Way More Than Just Tofu!
The Complete Vegetarian Cookbook, from America’s Test Kitchen
Reviewed by Annie Tobey
If you’re as serious about cooking as you are about eating healthy, you’ll want to learn how to make tasty vegetarian meals. And no, it’s not all about trying to trick your palate with meat substitutes like veggie burgers or tofu!
Those thorough chefs over at America’s Test Kitchen, combining scientific method with creativity, have compiled more than 700 kitchen-tested recipes to make eating your vegetables a pleasure.
“There’s a big desire in the world right now to eat more plant-based foods,” even if only a few days each week, says Stephanie Pixley, one of the editors of The Complete Vegetarian Cookbook. “Creating a complete vegetarian cookbook is a great way to introduce people to the great varieties of vegetarian dishes that exist in the world … We tried to incorporate a lot of interesting new techniques that maybe hail from different parts of the world, or introduced interesting spices, toppings or things that maybe people wouldn’t think about but that actually make vegetables much more exciting.”
In choosing the recipes, the Test Kitchen chefs considered dishes that would satisfy even meat-eaters.
“We often turned to dried mushrooms, like dried porcinis or dried shiitake mushrooms, which we’ll rehydrate and sauté as an aromatic,” Pixley says. “We often turn to tomato paste … which adds a lot of depth of flavor in something that otherwise is very bland. And even something as simple as using caramelized onions instead of just sweating onions, because as the caramelized onions cook, they develop deep flavors. They add some of that Maillard reaction that happens with meat, so it gives some of that deep, meaty flavor that some people are looking for.”
To create a vegetarian meal that fully satiates the appetite, Pixley advises, “Part of it is balance. If you’re looking to have a great main dish, then you probably shouldn’t just focus on scalloped potatoes. Make sure the full flavor of the dish is well balanced and has a lot of interest to it. We have this great recipe for a squash kibbeh, a Middle Eastern-style dish. It’s got squash, so it’s sweet; we add bulgur, which gives it bulk; and it has feta cheese and pine nuts on top, so it has a really nice depth of flavor. It’s got some meatiness from nuts; and it’s also satisfying from all the bulgur, so that someone who’s used to eating a meat-based diet doesn’t walk away hungry.”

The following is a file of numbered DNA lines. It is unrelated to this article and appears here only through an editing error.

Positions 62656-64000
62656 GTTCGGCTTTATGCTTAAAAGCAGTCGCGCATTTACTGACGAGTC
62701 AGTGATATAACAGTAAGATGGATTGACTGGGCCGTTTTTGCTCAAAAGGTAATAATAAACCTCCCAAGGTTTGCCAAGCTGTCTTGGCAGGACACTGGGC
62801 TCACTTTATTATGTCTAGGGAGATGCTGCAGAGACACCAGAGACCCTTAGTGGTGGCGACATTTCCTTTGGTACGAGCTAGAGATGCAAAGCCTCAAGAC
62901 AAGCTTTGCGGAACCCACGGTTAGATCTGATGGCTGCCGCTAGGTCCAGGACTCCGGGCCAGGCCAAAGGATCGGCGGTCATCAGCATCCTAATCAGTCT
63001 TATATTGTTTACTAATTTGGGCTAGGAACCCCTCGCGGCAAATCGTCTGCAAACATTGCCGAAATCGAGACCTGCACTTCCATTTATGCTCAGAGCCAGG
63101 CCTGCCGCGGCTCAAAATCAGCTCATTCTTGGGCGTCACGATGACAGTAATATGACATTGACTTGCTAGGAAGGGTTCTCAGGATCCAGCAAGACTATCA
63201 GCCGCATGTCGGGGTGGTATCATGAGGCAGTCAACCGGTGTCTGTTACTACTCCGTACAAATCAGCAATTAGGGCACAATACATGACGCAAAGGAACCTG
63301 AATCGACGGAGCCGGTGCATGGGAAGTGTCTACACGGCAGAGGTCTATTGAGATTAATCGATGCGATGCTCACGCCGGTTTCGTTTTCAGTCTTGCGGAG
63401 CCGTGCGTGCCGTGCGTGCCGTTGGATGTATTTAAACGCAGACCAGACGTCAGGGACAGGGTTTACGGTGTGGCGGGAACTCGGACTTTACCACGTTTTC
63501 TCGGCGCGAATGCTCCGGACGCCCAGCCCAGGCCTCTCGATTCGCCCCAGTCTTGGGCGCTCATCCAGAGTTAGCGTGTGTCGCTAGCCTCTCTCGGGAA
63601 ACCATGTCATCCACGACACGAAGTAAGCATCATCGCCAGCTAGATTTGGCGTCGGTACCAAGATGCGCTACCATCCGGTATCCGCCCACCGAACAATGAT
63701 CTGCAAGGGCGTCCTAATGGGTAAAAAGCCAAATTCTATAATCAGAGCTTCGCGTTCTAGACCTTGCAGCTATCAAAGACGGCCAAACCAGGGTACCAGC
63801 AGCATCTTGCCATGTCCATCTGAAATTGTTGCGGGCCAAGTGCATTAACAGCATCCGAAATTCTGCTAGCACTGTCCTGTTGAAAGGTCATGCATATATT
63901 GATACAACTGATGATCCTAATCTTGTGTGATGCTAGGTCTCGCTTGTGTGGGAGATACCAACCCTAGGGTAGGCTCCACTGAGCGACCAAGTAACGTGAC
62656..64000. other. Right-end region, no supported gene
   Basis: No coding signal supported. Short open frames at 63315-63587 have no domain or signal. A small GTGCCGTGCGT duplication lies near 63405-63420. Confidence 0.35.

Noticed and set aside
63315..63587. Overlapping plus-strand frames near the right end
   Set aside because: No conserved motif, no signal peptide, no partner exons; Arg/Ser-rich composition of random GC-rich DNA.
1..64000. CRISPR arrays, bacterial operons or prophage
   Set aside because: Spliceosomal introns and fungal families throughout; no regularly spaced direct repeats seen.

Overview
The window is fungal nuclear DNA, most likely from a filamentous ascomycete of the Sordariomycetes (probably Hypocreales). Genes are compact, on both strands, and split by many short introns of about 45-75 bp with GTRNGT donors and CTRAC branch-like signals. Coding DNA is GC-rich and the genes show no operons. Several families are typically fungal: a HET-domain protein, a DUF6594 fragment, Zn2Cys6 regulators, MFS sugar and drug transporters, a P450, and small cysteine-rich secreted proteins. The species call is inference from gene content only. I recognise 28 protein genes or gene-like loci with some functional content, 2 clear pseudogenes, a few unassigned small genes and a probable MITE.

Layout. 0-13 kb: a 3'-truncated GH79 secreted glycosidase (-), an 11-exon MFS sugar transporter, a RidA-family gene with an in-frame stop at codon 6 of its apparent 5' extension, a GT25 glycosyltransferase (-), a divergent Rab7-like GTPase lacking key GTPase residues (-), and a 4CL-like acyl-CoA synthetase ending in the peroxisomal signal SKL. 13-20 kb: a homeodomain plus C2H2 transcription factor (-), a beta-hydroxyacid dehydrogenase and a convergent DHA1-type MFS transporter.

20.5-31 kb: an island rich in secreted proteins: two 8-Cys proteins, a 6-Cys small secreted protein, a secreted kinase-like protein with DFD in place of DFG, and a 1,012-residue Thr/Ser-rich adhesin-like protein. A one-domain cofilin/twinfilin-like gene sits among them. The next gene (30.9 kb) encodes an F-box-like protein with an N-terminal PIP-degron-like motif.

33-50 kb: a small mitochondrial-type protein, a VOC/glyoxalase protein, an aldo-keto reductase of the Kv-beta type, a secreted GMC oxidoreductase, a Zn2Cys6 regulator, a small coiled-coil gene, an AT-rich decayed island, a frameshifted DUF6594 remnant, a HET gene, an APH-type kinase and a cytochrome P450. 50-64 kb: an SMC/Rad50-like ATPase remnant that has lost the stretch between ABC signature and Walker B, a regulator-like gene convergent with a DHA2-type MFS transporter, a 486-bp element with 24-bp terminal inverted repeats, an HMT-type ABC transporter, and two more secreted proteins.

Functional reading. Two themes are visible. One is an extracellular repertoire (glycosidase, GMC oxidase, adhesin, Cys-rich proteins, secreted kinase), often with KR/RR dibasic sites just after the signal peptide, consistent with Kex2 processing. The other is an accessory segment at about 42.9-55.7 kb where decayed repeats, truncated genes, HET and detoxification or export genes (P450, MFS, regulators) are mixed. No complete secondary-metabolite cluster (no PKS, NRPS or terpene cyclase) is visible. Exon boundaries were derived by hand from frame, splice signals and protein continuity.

Another “meaty” veggie dish is the mushroom Bolognese. “Bolognese is like the pasta version of meat-lovers pizza,” says Pixley. “Making over dishes like that is a great way to introduce people who love those deep flavors, the umami notes, to get more vegetables in their diet.” The recipe achieves this with two types of mushrooms (dried porcini and fresh cremini); two umami-rich ingredients (soy sauce and tomato paste); red wine; and heavy cream.
THE BASICS AND BEYOND
True to style, the Test Kitchen chefs begin The Complete Vegetarian Cookbook with a meaty opener: basic ingredients (“for giving dishes rich, savory flavor without the meat”); essential kitchen equipment; useful techniques; and an overview of dozens of vegetables, with advice on choosing, storing and preparation.
Recipes include hearty main dishes, soups and stews, pasta, rice and grains, beans and soy, salads, side dishes, sandwiches, flatbreads, egg dishes, snacks and more. Recipes include comfort favorites like lasagna and shepherd’s pie, international dishes like pad Thai, moussaka and vindaloo and simple dishes that celebrate a single vegetable – think zucchini ribbons with parmesan, slow-roasted tomatoes and quick collard greens. Each chapter, each entry and the final index include icons noting fast prep (less than 45 minutes), vegan and gluten-free recipes. Invaluable how-to pictures, sidebars and tips are scattered throughout the book.
But most important, The Complete Vegetarian Cookbook is chock full of tasty recipes that will leave you saying, “Meat? What’s that?”
Want to see for yourself? Give these recipes a try!